9. 2 points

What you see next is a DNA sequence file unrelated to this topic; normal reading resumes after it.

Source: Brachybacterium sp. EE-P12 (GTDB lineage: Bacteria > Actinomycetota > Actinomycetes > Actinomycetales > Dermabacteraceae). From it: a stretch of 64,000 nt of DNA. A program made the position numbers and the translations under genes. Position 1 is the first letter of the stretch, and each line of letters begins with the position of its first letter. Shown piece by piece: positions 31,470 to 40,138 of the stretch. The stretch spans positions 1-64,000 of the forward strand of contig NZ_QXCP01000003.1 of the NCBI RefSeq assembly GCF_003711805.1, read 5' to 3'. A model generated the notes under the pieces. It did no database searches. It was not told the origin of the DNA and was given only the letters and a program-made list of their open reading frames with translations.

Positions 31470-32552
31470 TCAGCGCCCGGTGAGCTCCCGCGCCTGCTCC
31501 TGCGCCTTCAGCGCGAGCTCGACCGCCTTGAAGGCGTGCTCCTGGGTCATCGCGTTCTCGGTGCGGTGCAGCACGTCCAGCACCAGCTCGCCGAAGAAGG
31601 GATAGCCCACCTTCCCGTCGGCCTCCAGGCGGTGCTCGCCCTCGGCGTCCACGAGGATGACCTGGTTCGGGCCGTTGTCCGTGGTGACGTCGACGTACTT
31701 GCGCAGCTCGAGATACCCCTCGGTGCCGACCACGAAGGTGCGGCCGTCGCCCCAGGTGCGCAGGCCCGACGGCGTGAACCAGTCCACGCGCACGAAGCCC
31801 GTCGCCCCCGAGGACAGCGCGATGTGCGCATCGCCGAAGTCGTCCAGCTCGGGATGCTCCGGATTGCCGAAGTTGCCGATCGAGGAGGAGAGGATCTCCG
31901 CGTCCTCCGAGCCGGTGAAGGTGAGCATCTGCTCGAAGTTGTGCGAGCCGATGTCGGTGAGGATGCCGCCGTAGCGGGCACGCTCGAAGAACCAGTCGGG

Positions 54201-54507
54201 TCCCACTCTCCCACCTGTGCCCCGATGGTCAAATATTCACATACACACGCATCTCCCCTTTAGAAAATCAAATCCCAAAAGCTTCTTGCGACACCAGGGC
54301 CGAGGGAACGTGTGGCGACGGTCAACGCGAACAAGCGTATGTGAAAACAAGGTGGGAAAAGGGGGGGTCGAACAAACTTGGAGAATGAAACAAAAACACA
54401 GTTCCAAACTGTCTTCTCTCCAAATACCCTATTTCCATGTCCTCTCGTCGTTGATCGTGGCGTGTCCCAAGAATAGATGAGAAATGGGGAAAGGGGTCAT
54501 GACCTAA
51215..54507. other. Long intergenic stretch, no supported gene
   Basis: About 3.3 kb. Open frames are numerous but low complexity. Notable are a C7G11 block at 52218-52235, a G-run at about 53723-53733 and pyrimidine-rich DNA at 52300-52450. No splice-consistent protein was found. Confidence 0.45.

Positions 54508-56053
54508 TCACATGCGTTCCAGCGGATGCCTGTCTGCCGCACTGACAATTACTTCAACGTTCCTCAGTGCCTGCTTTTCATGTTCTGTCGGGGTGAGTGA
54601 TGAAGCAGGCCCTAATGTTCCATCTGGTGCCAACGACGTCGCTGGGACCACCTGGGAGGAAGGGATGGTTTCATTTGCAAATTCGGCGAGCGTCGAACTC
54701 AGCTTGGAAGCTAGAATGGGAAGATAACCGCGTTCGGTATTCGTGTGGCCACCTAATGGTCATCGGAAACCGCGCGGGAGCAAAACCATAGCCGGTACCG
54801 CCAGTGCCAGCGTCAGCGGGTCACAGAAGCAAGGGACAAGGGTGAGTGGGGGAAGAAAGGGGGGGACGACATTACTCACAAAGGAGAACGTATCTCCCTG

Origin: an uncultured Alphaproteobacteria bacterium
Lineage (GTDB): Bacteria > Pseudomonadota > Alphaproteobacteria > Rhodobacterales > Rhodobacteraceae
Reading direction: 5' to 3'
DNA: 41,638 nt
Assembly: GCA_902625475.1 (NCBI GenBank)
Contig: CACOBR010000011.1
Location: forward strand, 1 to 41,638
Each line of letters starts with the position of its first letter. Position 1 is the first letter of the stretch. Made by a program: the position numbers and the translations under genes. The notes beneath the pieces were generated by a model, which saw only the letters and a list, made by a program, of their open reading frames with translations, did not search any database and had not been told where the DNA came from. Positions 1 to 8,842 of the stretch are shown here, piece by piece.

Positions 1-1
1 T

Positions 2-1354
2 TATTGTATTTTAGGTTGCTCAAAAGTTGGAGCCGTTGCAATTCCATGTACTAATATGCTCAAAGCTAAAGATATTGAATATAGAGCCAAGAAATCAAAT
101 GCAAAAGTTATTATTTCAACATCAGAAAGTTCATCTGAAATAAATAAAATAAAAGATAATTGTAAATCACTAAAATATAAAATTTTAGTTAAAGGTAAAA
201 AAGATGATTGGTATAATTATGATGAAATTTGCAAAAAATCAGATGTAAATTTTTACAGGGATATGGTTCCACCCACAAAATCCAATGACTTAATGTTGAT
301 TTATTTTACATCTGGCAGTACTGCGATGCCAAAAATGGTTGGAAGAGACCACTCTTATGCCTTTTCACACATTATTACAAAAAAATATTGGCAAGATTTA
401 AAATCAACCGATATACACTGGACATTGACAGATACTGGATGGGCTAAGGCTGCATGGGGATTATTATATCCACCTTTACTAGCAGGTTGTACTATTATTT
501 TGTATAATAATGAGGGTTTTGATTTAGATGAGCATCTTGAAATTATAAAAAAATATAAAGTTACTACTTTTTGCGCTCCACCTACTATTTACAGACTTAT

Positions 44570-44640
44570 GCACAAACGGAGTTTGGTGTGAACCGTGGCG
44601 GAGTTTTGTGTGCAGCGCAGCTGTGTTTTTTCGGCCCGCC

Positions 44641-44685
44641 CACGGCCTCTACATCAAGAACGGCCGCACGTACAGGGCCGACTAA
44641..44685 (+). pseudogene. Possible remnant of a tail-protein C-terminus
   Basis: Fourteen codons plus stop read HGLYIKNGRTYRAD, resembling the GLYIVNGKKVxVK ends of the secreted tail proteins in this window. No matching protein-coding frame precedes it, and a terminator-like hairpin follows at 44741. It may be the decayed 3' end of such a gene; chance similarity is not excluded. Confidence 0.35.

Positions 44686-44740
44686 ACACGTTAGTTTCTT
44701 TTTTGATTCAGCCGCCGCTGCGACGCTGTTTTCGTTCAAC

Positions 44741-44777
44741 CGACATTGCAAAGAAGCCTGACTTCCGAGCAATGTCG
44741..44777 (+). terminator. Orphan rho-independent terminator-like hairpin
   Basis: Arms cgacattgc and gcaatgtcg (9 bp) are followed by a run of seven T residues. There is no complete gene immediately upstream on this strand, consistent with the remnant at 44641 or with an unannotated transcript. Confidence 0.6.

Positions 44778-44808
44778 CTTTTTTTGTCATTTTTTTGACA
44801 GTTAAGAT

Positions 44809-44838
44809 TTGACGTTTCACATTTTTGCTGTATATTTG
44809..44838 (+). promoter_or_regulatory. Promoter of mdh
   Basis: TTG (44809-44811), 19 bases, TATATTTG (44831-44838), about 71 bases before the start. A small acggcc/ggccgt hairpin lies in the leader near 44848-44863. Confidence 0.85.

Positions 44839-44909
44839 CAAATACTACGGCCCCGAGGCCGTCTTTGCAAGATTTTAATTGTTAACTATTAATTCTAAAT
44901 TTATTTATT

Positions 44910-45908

A while back I had asked if there was any literature regarding the launch of the Nintendo Entertainment System. I was told the NES never became popular to the American public until 1987. Considering the official American release was in the fall of 1985 I figured there had to be something out there. By late 1984, the Famicom had already sold millions of units in Japan, shadowing the market 9 to 1. Knowing the collapse of the videogame industry left by Atari and Coleco, the retailers and the press stateside told the public that videogames were only a fad and home computers were going to be the future. At the Winter Consumer Electronics Show held in January 1985 in Las Vegas, Nintendo’s booth demonstrated Rob the robot along with other peripherals such as keyboard and data cassette along with the base unit calling it a Advanced Video System to avoid being dismissed as a video game only toy because of the industry crash in America during the last 2 years. This is the brochure they gave to attendees at the Nintendo booth. Brain Breaker of Nintendo Age has provided the only known photos from this booth. Between February and June of 1985, there are currently 6 different sources of media coverage. The Summer CES of 1985 was held June 3rd in Chicago. Nintendo had dropped many of the expensive peripherals and began to focus more on what was eventually released to the American public. The official American release was in late October 1985 but only for select markets. New York first, then Chicago, L.A. and San Francisco in early 1986. These photos were taken late 1986 but they were built for FAO Schwarz Oct 1985 release. They are the only known photos of this display. Steve Lin was one of the first customers during this period and he has recently discovered some public relation materials and order forms he had and scanned it for preservation. He also scanned the results of a survey Nintendo released in January - February 1986. In the May 1986 Issue of Computer and Videogames they review the Deluxe NES set as well as the current popular games. Edward Semrad wrote a column for The Milwaukee Journal on Saturdays. On August 9th he wrote his opinions on the NES and again the following weekend which were quite unfavorable. Nintendo would make another appearance at summer CES in 1986 but nothing is available besides this Ad they created for it. Edward who would later go on to become a senior editor for Electronic Gaming Monthly must have either succumb to the charms from the growing 3rd party games arriving from the orient or he was influenced by the mass hysteria growing on the street by children of all ages despite the attempts from the media to block the success because by December of 1986, he was beginning to favor the lunch box shaped magic box. In 1987 the Nintendo Fun Club News was published and this year Nintendo really learned how to market their golden goose. There was a scarcity for the system as well as the games. It was word of mouth at this point and that mouth was hungry for more of Nintendo. C&VG issues from 1987 are missing although I suspect they will contain more literature on the NES. The Milwaukee Journal once again casts light on the NES in January 17 1987 with columist Edward Semrad. Nintendo returned to the winter CES in 1987 and not much is know except this official trade ad. Edward soon wrote about it on June 6th 1986. 1988 became easier to find NES coverage with Electronic Game Players and Nintendo Power. By 1989, the mainstream realized that videogames were here to stay in America. From what I remember kids used to go outside and play. They loved the clean air and excercise. The day kids discovered the Nintendo Entertainment System and especially before 1990, instead of going outside, looked forward to going indoors and playing their Nintendo. Kids would be driven to disobey their parents and stay up till 1 AM on weeknights, 4 AM on weekends. I watched an episode of 20/20 from 1988 that interviewed children who owned the NES and felt as though I was looking in the mirror. ***Credits*** Milwaukee Journal, Author Edward Semrad https://news.google.com/newspapers?nid=jvrRlaHg2sAC&dat=19860809&b_mode=2&hl=en Steve Lin, San Francisco California https://twitter.com/stevenplin/status/660502774182907904/photo/1?ref_src=twsrc^tfw&ref_url=http%3A%2F%2Fwww.techtimes.com%2Farticles%2F102129%2F20151102%2Foriginal-nintendo-entertainment-system-press-release-includes-some-surprising-statistics.htm Frank Cifaldi, Game History Org https://gamehistory.org/nes-launch-collection-1985/ Brain Breaker, Nintendo Age, Jan 1985 CES Exhibit http://nintendoage.com/forum/messageview.cfm?catid=5&threadid=148124 Contributors to Game History Org’s “The NES Launch Collection” , Google Drive https://drive.google.com/drive/folders/0By3fjn1rWdp3Sk81a3FpLUpVSVU